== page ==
So, what is in Aloe Vera that makes it so powerful?
Aloe vera can help to prevent inflammation and support joint and muscle functioning. It naturally contains amino acids and plant sterols which exert a natural anti-inflammatory action by inhibiting the actions of hormones which cause inflammation.
Aloe Vera contains antioxidants.
Aloe Vera contains a wide range of vitamins including A, C and E which are potent antioxidants that may help slow down cell damage. Aloe vera boosts immunity and helps eliminate free radicals from the body and slows down the aging process. It can also help to protect the body from viruses.
Aloe Vera contains essential minerals, vitamins and enzymes.
It also contains essential minerals including calcium, magnesium and zinc. Think of aloe vera as a multi-vitamin and multi-mineral supplement. Not only do you get the soothing effects of aloe you get its abundant vitamins, enzymes, and nutrients that help in the elimination of toxins and 'food build up' in the colon.
Aloe Vera contains enzymes which help to clean out the colon and aid detoxing.
High in enzymes, lipases and proteases, aloe vera can help to breakdown food and aid digestion. Its ability to process food means it can help to completely clean out the colon and therefore aid detoxing, absorbing toxins through the intestines.
Aloe vera contains a range of fatty acids.
Fatty acids from aloe vera, such as HCL Cholesterol, can be helpful in reducing symptoms of acid indigestion and chronic digestive system issues while reducing fats in the blood.
Aloe vera is the most well-known natural adaptogen.
Which means it can adapt to external changes and fight illness as a result of stress and inflammation. Adaptogens help to increase your body’s natural defensive response. This means it can help with both constipation and diarrhea as it adjusts and helps to balance the digestive system.
Energize your probiotics.
Studies have also shown that when absorbed in the body it may energize probiotics in the gastrointestinal tract, helping the friendly bacteria to flourish and in turn, creating a healthier environment in the gut, while alkalizing your body and building up your immune system.
Aloe vera’s long list of beneficial ingredients makes it something of a one-stop miracle plant that can aid many common ailments, especially digestive issues. In a day and age where an increasing amount of people are being diagnosed with food allergies and intolerances, as well as digestive issues such as irritable bowel syndrome, it can become a struggle to balance your diet and maintain a healthy body.
There are many different types of aloe vera growing all over the world in dry and subtropical locations, but the original wild version is suspected to have come from desert regions of Africa. Chiefly, the one used most commonly for medicinal purposes is Aloe barbadensis Miller, one of 4 species used medicinally and considered the most widely used and most potent of the 360 Aloe species. Aloe vera is a succulent plant that is cultivated all over the world for its thick gelatinous leaves. When the leaves are cut, a clear viscous substance (Acemannan) can be pressed or filleted out of the aloe leaf.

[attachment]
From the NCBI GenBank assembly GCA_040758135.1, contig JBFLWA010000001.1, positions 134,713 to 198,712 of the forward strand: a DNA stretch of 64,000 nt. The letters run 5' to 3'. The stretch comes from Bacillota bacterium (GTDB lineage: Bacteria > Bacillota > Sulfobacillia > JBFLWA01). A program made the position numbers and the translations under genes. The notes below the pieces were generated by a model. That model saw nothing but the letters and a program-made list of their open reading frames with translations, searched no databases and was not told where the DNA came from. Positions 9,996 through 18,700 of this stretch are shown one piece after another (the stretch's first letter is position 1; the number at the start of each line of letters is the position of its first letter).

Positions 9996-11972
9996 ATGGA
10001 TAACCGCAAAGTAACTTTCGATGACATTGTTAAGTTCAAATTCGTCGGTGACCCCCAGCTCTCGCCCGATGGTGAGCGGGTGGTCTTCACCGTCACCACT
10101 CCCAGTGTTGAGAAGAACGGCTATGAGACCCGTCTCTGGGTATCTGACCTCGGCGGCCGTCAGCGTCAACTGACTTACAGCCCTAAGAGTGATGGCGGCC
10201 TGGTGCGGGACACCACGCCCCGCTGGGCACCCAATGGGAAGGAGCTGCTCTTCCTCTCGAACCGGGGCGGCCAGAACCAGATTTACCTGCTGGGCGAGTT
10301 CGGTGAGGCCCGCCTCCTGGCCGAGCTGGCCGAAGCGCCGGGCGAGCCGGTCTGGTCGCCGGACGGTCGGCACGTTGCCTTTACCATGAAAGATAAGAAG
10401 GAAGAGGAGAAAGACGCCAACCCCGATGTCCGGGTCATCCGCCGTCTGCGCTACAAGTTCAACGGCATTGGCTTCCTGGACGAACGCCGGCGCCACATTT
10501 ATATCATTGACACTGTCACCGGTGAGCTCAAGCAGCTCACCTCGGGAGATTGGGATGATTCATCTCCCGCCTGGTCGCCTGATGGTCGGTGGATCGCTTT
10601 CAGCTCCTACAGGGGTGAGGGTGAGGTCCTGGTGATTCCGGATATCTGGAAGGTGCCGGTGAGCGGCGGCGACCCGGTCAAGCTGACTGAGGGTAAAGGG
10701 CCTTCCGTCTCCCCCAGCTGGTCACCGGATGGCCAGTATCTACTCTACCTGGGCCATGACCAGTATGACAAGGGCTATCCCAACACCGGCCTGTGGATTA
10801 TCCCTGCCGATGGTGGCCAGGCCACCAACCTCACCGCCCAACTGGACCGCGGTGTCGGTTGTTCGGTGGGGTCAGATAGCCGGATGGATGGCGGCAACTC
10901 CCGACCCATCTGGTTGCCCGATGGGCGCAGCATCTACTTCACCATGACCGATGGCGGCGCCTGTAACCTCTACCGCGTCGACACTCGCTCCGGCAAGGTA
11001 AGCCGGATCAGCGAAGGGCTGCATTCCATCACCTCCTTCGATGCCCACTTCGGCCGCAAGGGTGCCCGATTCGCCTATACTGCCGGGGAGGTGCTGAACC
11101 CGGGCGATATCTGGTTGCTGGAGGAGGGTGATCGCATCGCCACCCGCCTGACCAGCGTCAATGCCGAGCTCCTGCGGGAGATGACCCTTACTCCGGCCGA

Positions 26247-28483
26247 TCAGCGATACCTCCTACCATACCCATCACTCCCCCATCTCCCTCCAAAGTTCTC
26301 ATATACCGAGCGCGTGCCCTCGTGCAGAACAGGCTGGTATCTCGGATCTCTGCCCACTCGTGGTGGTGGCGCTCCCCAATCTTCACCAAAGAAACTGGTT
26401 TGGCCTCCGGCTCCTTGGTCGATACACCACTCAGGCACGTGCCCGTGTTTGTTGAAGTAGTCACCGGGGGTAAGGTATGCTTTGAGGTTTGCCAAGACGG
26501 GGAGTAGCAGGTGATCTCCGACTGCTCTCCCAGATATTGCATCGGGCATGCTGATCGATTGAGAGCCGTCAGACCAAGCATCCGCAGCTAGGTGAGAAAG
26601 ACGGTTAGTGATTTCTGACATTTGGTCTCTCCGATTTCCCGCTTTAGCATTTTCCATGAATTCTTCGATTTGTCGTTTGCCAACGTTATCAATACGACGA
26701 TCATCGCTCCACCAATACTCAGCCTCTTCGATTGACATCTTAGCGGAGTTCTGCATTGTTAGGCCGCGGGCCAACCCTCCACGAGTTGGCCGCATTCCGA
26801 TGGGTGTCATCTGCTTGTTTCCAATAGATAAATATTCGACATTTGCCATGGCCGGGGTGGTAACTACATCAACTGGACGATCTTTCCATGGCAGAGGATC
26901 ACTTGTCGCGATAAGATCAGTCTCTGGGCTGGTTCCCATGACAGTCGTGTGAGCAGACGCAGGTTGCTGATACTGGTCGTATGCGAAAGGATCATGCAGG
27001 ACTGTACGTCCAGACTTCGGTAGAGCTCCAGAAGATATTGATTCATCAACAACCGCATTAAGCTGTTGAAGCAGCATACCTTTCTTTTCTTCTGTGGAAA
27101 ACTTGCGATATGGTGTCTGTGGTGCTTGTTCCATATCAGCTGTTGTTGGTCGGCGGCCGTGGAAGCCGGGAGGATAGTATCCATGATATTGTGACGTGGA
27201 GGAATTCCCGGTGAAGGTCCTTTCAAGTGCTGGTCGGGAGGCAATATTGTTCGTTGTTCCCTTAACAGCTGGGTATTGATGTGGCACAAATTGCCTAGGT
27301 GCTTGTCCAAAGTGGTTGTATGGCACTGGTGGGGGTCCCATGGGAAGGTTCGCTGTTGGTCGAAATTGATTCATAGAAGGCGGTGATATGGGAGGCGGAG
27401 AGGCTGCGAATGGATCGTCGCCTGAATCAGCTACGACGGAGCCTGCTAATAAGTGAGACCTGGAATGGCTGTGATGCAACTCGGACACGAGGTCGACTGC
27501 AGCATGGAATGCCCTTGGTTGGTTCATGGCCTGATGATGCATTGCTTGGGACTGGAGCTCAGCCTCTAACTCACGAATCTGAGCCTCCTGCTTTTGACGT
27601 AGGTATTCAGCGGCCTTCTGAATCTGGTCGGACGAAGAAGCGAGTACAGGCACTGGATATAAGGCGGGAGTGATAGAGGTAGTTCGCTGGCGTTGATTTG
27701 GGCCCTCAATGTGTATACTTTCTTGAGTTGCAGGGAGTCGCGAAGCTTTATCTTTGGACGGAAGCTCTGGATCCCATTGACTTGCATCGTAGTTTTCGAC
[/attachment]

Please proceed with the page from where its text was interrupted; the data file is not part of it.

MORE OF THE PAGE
It is an extremely hardy succulent that can go for long periods of time without water, with developed storage techniques that capture water within its matrix of unique long-chain polysaccharides. Because of these characteristics, the aloe plant can grow in a variety of climatic conditions, most prolifically in dry, arid volcanic soil zones. Acemannan, Aloe’s inner leaf gel material, is the healing and therapeutic element of the plant that is a rich source of polysaccharides and many other ingredients including lignins, saponins, salicylic acid, vitamins, minerals, amino acids, enzymes and fatty acids. Acemannan is discussed later in greater detail. Aloe is well known commercially for its topical use in the cosmetic industry in hair and skin products. But it is also a very popular ingredient in a wide range of health food products and beverages due to its number of nutritional components. Today, many people are also using fresh raw aloe leaf by "filleting" out the inner gel and consuming it like a vegetable blended into juice, water or drinks. Aloe is about 99% water and is a very hydrating and super nourishing food for the body. In addition, it contains beneficial phytochemicals such as anthraquinones and various glucomannans. It is an excellent top superfood, not only for the skin, but for many systems of the body, helping to boost immunity, purify the liver and aid digestion. Most modern-day people know what aloe is or have at least heard of it. In the following pages we will discuss some of aloe's attributes as a dietary supplement and certain elements of the gel that make it a super healthy addition to most any blended drink. There are quite a few aloe hybrids that are used for ornamental and landscape purposes which are likely not as effective, as most do not have the stabilized gel in the center of the leaf. This gel is necessary for the aloe plant's therapeutic health benefits such as wound healing, anti-fungal, anti-bacterial, antiviral, hypoglycemic, anti-inflammatory, immunomodulatory and gastroprotective.(reference: Hamman JH.Composition and applications of Aloe vera leaf gel. Molecules. 2008; 13(8):1599-1616) Most “Aloe containing” commercial products are not effective. Only by properly identifying, isolating and stabilizing the active ingredient, Acemannan, can effective products be produced.